Categories > Movies > Labyrinth > The Rat Who Calls Himself Jareth

The Good Dog

by shadowlurker13 0 reviews

standoff, surprises, the end.

Category: Labyrinth - Rating: PG-13 - Genres: Fantasy - Published: 2017-07-22 - 4221 words - Complete

Chapter 10: The Good Dog

Half-hidden in the hazy smoke that made a rust-red dawn, Sir Didymus silently tip-toed up to the back entrance of the castle with his valiant little heart pounding in his throat - only to find the door locked; Hoggle had forgotten it was only used as an emergency exit now and opened one-way from the inside. The service gate built into the front portal was never locked, however, and to this entry the knight carefully made his way. Stealth in general was alien to his nature - he was, and always had been, a man of action - but he sternly reminded himself that his true opponent lay within the fortress and he therefore must needs gain it. It wasn’t easy being this quiet for another reason, however; even though Didymus could not smell the fire, the acrid substances in the air made breathing in general unpleasant and he was having to try very hard not to cough, his sleeve over his nose and mouth. Goblins were hurrying back and forth to the fountain in the square or just running in circles in panic, too preoccupied to spot his bright crimson-and-gold livery as he melted through the bronze goblin-sized door and closed it again noiselessly.

The havoc outside was instantly silenced; it was ominously quiet in here. Didymus sighed, glancing about. How often he had come up these old stone stairs, seeking a new quest or the basic favor of the mysterious monarch that was the Goblin King. How often he had enjoyed it; he had never been told so but he was fairly certain that he had been His Majesty’s favorite subject for a long, long time. The dark years of his life had not been entirely so, but this episode was obviously behind him. Resigned, he mounted the staircase that led to the Throne Room for what he was sure was to be the final time.

The room was empty except for a black chicken and detritus left about by the goblins - he quickly reflected that it had also been thus just yesterday at Lady Sarah’s trial; she had fearlessly run up the spiral staircase that led to the king’s private quarters on the second floor. He had never been allowed to even see them - all but the challengers and the sentinel were usually barred entry. If the king had had the audacity to trap that girl in his room… He took a deep breath and ran the dizzying corkscrew-tight flight.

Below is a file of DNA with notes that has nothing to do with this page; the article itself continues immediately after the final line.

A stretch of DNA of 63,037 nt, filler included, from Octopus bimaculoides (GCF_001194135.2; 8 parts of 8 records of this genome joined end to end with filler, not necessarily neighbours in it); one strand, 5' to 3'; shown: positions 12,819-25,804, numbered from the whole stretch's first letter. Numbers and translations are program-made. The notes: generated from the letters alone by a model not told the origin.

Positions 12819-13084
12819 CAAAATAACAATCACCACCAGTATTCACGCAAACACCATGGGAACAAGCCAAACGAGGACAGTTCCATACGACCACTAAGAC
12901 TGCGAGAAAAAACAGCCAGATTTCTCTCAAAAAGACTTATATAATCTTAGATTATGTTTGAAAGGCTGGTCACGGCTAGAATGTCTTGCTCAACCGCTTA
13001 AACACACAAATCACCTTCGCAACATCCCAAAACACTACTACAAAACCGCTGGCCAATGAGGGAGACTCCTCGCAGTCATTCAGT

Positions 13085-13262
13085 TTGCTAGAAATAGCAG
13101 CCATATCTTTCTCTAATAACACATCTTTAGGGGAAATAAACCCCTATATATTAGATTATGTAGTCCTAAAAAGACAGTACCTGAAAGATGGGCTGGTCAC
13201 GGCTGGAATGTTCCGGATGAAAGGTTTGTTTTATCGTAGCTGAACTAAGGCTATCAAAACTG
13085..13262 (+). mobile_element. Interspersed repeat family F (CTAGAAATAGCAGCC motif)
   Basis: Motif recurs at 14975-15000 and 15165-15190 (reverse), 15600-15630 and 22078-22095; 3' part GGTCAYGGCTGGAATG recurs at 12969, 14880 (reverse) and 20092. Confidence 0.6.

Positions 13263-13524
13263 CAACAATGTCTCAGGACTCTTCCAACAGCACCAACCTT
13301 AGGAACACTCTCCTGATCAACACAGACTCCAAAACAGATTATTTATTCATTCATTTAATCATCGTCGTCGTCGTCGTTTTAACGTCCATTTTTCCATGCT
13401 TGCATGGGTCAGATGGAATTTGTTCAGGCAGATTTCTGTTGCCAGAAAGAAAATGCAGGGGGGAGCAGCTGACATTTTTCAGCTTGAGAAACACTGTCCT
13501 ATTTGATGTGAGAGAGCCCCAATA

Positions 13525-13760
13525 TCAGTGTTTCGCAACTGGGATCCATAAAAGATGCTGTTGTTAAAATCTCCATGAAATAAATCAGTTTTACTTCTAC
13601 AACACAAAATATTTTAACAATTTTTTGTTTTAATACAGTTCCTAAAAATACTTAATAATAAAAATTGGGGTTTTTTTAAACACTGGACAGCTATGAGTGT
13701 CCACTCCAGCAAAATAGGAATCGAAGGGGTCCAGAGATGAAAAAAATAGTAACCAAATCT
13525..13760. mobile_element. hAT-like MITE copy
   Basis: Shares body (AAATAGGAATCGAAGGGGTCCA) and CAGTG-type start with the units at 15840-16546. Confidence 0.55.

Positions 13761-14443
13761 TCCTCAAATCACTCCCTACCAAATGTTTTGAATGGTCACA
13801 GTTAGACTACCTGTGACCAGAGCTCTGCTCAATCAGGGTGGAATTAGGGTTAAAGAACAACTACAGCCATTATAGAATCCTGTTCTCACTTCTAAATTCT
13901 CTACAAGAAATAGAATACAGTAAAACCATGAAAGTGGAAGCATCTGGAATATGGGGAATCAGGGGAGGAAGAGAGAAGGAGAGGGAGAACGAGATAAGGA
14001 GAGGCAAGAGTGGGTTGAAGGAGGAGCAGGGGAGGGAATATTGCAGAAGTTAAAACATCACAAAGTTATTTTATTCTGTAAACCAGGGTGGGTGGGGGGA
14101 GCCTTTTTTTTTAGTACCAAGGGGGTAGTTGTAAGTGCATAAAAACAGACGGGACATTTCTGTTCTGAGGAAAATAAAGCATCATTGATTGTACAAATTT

What he saw upon gaining the landing literally took his breath away; the Enigma Chamber had been deliberately designed to deliver this precise effect. Strictly constructed to be a nuisance, the room had normal gravity but to the observer it appeared to obey no empirical laws of Newtonian physics at all due to the manner all of the bare, stone staircases that were situated every-which-way.

Gravity, of course, was no hindrance to Jareth; Didymus’ eye opened even wider when he spotted the king pacing along a landing that was technically on the ceiling, dressed all in black.

“What did I ever do to you to deserve this ungrateful insubordination, Didymus?” he called down without looking at him; the room made his voice ring all round. “I took you under my wing in your ensorcelled state, gave you work, extended your lifespan by centuries, tried to use my own power to reverse your spell out of a sense of charity - in this one act I failed you, but in nothing else.”

With a flourish he vanished through one of the rounded doorways, only to reappear walking up a flight of sideways steps. Didymus steeled his nerves and walked down a short flight into the chamber.

“Tis true you have done well by me in the past, sire,” the knight called back boldly, “but in under two days you have thoughtlessly threatened and imperiled two people I hold dear, for no honorable reason I can possibly divine. And I am here to save them both.”

Jareth walked straight over an edge, only to reappear slowly pacing down the stairs right behind Didymus. “What happened to Ambrosius,” he began, making Didymus jump, turning sharply in the direction of his voice, “you brought upon yourself for severely impeding my dealings with a challenger. And as for Sarah…” The king smiled a small, knowing smile. “She’s safe. In fact, from a physical standpoint, she’s far safer now than she has ever been in her entire life.” The smile dropped as he stopped right in front of him. “But since you have moved so far beyond the realm of my good graces…”

The king pointed away so he would look - far across the room was Ambrosius, unsaddled, seated on a right-side-up landing!